January 21, 2019

How to grade between sizes on sewing patterns


One of the simplest and most satisfying ways to get a way better fit than Ready to Wear clothing is to learn how to grade between sizes on sewing patterns, and today I’m going to share a big resource center we’ve put together to help! Grading between sizes is crucial if you are a different size at your bust, waist and/or hip: say, if you’re a 12 bust, 14 waist and 16 hip, or a 28 bust, 26 waist and 26 hip. Grading up to 3 size differences is easy, and above that is totally possible with the right techniques.

It’s really easy to feel like there’s something wrong with your body when you don’t fit easily into clothes in the shops, and it can be a double kicker when you find the same thing happens with sewing patterns. However, it’s almost inevitable, because all clothes and sewing patterns are made for averages, and practically no-one is average. Choosing a pattern company that drafts for your shape – like Cashmerette Patterns for curves and a large bust, or Sewaholic for pear shapes – definitely gives you a head start. But at the end of the day, it’s actually pretty rare to be a single clothes sizes all the way down – something that seems astonishing when you first start sewing, but over time becomes a pretty obvious truism!

The great news is that while learning to adjust garments and patterns to fit can seem intimidating – and indeed some of the techniques do become more advanced – learning how to grade between sizes is actually straightforward, and will instantly improve your fitting skills (want to learn more about fit adjustments? Take my online workshop Fitting for Curves, which takes you through all the most common adjustments for the upper body).

The Cashmerette Online Guide to How to Grade Between Sizes

As learning how to grade between sizes is one of the most common customer questions we get, Carrie on our team put together an awesome guide to how to do this technique – including a bunch of FAQs, and then individual guides to each type of garment we have at Cashmerette – which covers many common sewing pattern types.

At the most basic level, grading between sizes is identifying what size you are at the bust, waist and hip (often different!) using the measurement charts, and the “joining the lines” between those sizes. Sometimes, in a simple garment that only has darts and side seams, that’s a really straightforward thing to do; other garments with more seamlines or a different construction it can be slightly more complex – but still totally do-able, even if you’re a beginner.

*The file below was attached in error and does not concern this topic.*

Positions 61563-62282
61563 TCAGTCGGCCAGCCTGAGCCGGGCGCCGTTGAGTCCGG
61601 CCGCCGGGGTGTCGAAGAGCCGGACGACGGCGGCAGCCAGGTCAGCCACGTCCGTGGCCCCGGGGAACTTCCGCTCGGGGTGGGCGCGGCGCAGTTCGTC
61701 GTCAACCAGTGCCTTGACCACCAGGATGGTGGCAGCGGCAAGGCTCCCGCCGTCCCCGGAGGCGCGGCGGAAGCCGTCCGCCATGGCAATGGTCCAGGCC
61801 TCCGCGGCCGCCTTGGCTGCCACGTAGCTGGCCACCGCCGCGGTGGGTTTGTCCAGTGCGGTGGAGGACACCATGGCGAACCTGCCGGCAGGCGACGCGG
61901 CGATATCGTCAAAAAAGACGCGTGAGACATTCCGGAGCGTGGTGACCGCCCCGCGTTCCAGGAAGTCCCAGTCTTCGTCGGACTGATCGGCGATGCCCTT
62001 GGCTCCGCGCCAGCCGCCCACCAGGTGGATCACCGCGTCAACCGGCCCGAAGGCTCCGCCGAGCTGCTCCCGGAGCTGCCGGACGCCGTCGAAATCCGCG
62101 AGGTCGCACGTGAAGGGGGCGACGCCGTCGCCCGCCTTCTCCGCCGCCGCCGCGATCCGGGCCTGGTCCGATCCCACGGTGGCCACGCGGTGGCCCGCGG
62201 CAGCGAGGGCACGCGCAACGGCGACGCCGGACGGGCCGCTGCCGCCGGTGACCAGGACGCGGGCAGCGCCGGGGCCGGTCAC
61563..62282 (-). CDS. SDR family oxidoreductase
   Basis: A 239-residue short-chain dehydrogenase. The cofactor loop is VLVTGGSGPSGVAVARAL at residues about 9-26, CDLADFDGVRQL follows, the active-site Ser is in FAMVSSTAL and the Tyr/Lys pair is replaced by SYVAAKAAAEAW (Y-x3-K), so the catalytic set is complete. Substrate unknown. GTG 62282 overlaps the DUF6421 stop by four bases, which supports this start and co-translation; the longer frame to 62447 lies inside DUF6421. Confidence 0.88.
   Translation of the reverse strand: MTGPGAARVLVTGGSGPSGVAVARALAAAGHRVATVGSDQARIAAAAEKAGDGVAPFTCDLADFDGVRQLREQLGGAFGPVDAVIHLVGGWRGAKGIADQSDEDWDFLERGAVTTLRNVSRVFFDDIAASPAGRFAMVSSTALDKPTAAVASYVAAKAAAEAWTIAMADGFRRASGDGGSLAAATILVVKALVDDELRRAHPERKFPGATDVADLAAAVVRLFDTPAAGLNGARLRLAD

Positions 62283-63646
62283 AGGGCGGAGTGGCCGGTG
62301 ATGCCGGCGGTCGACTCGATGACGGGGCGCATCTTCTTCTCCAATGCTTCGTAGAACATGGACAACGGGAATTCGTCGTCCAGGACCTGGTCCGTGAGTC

The guide covers questions like:

  • How do I know which sizes to grade between?
  • How many sizes can I grade between?
  • What if my measurements fall between the measurements listed?
  • Can I grade between the shoulders and bust?
  • Can I avoid grading between sizes?

Then, we have guidance on our garment types:

Over time, we’ll continue adding to the tutorials! Are there any specific ones you’re interested to see?

8 thoughts on “How to grade between sizes on sewing patterns

  1. Diane says:

    Thank you for you clear instructions – what a great resource. Well done!

  2. Diana Kidd says:

    Even after sewing for years, there are still challenges: fitting patterns for my own changing figure. You have some of the best, and relatable, posts/guides/tutorials out there! Thank you for your fabulous instruction! Diana, from California, USA

  3. Elizabeth says:

    That’s’ lots of fantastic info Jenny, thank you! Since you asked do yo have any idea how to go about grading between sizes when your armsye and shoulders are 2 sizes smaller than your bust?

    1. in that situation I’d recommend going down the two whole sizes, doing an fba, and then grading back up at the waist/hip as needed

  4. jsjs says:

    I am so glad to see in print that you should measure yourself while seated to determine minimum waist and tummy/hip circumferences. Thanks for this.

  5. 36berkeley says:

    Now that you have a jeans pattern, maybe a guide for grading between sizes on pants could be added. Cheers, Sarah

    1. We actually just added it! The link is in the post now.

Let me know what you think!